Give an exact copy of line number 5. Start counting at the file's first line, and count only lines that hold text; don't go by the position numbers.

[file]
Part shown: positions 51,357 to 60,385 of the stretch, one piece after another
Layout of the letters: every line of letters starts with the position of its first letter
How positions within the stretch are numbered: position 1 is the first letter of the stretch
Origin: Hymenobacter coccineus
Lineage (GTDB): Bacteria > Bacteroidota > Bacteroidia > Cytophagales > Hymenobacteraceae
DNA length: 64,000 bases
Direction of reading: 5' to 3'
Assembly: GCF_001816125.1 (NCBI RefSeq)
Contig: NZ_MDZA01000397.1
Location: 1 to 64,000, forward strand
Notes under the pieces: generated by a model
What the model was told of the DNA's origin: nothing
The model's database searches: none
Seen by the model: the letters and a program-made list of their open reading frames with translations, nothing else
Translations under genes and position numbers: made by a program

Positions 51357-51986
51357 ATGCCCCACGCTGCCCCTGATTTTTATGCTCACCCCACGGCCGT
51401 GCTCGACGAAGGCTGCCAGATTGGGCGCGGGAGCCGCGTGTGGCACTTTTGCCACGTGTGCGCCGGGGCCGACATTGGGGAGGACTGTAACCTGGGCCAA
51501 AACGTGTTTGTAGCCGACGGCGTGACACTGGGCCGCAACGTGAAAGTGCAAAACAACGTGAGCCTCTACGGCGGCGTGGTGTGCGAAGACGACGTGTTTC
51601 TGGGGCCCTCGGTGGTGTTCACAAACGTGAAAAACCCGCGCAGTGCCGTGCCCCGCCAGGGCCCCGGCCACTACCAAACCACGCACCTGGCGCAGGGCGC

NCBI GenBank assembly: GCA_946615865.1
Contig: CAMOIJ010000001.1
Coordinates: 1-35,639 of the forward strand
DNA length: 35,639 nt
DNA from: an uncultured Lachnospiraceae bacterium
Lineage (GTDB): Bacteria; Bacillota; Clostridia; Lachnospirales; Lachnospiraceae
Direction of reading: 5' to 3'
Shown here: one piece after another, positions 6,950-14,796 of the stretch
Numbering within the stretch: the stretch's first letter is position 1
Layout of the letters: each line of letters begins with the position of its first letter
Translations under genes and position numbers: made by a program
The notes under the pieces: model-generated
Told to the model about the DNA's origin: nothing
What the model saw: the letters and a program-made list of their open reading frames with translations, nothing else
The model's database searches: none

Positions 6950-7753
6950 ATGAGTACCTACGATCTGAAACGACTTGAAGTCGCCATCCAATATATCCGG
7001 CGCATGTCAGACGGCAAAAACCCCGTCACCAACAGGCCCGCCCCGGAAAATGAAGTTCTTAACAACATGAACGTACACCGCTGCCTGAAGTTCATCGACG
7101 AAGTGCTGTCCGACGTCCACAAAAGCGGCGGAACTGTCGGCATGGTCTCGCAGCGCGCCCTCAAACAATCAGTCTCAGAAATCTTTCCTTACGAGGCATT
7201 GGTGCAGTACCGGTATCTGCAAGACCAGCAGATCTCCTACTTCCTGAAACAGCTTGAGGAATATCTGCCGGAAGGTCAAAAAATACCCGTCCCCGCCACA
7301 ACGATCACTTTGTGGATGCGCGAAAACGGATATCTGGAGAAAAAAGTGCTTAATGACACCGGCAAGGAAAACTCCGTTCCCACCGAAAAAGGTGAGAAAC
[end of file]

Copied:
Lineage (GTDB): Bacteria > Bacteroidota > Bacteroidia > Cytophagales > Hymenobacteraceae